Nina Eide Hasselberg

Nina Eide Hasselberg, MD, PhD, Department of Cardiology, Oslo University Hospital, Rikshospitalet

Dr. Hasselberg got her Medical Degree at University of Oslo.
After her medical internship, she worked 4 years clinically in the Dept. of Internal Medicine at Stavanger University Hospital. She started her PhD with clinical research at Oslo University Hospital in June 2011. Her PhD work focused on myocardial function and prediction of arrhythmias in different cardiomyopathies, with emphasis on imaging modalities, especially echocardiography. She has worked as a postdoctoral fellow at University of Pittsburgh Medical Center, USA focusing on the project "Peak Strain Dispersion and Clinical Outcomes in the EchoCRT trial".

Hasselberg sucessfully defended her PhD thesis "Echocardiographic Assessment of Left Ventricular Function and Clinical Outcome in Heart Failure" in April 2016.

Photo: Kristin Ellefsen, UiO

Doctor and researcher Nina Hasselberg studied the ability of strain echocardiographic techniques to assess myocardial function and functional capacity and to predict outcome in patients with cardiomyopathy and heart failure. Heart failure affects 1-2% of the adult population in developed countries. Effective treatment, including lifesaving implantable device therapy, has improved prognosis, but risk stratification for the individual heart failure patient remains difficult. Left ventricular function is a predictor of outcome in patients with heart failure. Over many years, ejection fraction (EF) has shown prognostic importance. EF is the left ventricular (LV) function parameter most often implemented in heart failure guidelines to determine eligibility to treatment and interventions such as device implantation. However, increasing evidence has been provided in recent years suggesting more sensitive methods for LV function assessment. Echocardiographic strain, i.e. myocardial deformation, is a sensitive method to assess both myocardial deformation and dyssynchrony. LV function by global longitudinal strain (GLS) has been shown to be a better marker than EF for predicting life-threatening ventricular arrhythmias and mortality in different patient populations. Myocardial dyssynchrony assessed by the mechanical dispersion from strain is a predictor of ventricular arrhythmias in several cardiomyopathies.

The general aim of the thesis has been to quantify regional and global myocardial function by the use of speckle tracking strain echocardiography and relate this myocardial function to exercise capacity and clinical outcomes in heart failure patients of different etiologies and different levels of myocardial dysfunction. Concluding that strain echocardiography was closely related to exercise capacity and could predict clinical outcome in addition to providing insights into regional and global myocardial function and mechanics in patients with heart failure.

Dr. Hasselberg has focused mainly on lamin A/C mutation positive patients and family members and patients diagnosed with heart failure with preserved/redused ejection fracture (HFpEF/HFrEF). Her third study focused on myocardial function and dyssynchrony in heart failure patients with CRT (cardiac resynchronization therapy).

In the published journal articles related to this thesis Dr. Hasselberg & co have explored the relationship between myocardial electrical, mechanical, and structural properties in lamin A/C mutation positive subjects and looked for risk markers of ventricular arrhythmias in lamin A/C positive family members (Risk prediction of ventricular arrhythmias and myocardial function in Lamin A/C mutation positive subjects. Europace 2014;16(4):563-71). The study concluded that there was a coupling between electrical, mechanical and structural properties in lamin A/C mutation positive subjects providing mechanic insight into myocardial dysfunction and the pathogenesis of conduction disorders and arrhythmias in these subjects. PR-interval on resting ECG was the strongest predictor of ventricular arrhythmias in this cohort. Dr. Hasselberg won two poster awards for her understudy on presence of lamin A/C mutation in Norway for her abstract Prevalence and cardiac penetrance of Lamin A/C mutation in Norway presented at the ESC Congress and the Center for Heart Failure Research (CHFR) Symposium during 2015.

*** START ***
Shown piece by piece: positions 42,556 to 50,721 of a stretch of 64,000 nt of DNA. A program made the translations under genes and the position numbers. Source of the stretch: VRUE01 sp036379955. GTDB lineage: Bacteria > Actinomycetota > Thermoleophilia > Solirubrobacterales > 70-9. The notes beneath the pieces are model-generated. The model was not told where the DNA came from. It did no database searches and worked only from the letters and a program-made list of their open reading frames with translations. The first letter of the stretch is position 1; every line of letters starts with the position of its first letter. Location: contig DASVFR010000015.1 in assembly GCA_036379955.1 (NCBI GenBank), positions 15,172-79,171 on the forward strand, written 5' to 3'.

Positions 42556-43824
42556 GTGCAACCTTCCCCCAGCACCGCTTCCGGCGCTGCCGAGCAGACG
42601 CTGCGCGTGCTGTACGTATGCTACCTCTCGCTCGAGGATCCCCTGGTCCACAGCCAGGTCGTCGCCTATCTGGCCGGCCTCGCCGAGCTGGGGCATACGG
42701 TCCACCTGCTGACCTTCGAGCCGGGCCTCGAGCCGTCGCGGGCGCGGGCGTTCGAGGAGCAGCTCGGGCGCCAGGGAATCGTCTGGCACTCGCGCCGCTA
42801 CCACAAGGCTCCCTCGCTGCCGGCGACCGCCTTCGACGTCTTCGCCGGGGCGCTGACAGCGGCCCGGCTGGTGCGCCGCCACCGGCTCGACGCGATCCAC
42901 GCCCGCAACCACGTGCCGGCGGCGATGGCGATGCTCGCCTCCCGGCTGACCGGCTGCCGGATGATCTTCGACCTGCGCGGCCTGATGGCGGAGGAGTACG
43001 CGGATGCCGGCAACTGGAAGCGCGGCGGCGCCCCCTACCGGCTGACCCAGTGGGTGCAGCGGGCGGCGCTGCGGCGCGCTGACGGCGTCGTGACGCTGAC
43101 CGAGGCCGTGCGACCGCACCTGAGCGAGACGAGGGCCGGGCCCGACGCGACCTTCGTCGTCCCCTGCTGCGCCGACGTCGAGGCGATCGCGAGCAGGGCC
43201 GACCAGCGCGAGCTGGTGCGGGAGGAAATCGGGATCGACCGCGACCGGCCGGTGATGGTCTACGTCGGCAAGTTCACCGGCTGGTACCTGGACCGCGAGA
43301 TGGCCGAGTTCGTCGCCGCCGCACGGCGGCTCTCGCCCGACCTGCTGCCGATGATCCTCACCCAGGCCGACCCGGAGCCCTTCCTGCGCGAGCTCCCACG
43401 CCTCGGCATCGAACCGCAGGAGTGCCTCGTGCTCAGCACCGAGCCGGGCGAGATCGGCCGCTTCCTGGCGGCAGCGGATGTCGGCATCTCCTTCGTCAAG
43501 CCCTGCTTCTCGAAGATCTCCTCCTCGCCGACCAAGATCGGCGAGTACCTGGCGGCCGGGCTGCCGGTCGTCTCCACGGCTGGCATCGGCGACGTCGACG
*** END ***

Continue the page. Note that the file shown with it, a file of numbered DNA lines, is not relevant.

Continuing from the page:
The study in the second article "Left ventricular global longitudinal strain is associated with exercise capacity in failing hearts with preserved and redused ejection fraction" (Eur Heart J Cardiovascular Imaging 2015 Feb;16(2):217-24) showed that LV function by GLS was a strong, independent predictor of exercise capacity in heart failure patients, including in the HFpEF population separately. RV function was also related to exercise capacity (as shown previously). HFpEF patients showed slightly reduced systolic function by GLS. Preserved EF in these patients should therefore not be equalled to preserved systolic function. This study is also featured on

The third study "Left ventricular markers of mortality and ventricular arrhythmias in heart failure patients with cardiac resynchronization therapy" (Eur Heart J Cardiovasc Imaging 2016 Mar;17(3):343-50) concluded that lack of resynchronization by CRT at 6 months, assessed by mechanical dispersion, was a predictor on ventricular arrhythmias in heart failure patients with CRT. Longitudinal LV function by GLS before CRT was a strong predictor of death and the need for heart transplantation and LVAD implantation during the 2-year follow-up, independently of CRT response. Circumferential function improved slightly compared to longitudinal function by biventricular pacing. Nevertheless, volymetric CRT response by reverse remodeling was more likely achieved if there was improvement of longitudinal function in addition to improved circumferential function by biventrivular pacing. This study was also featured on

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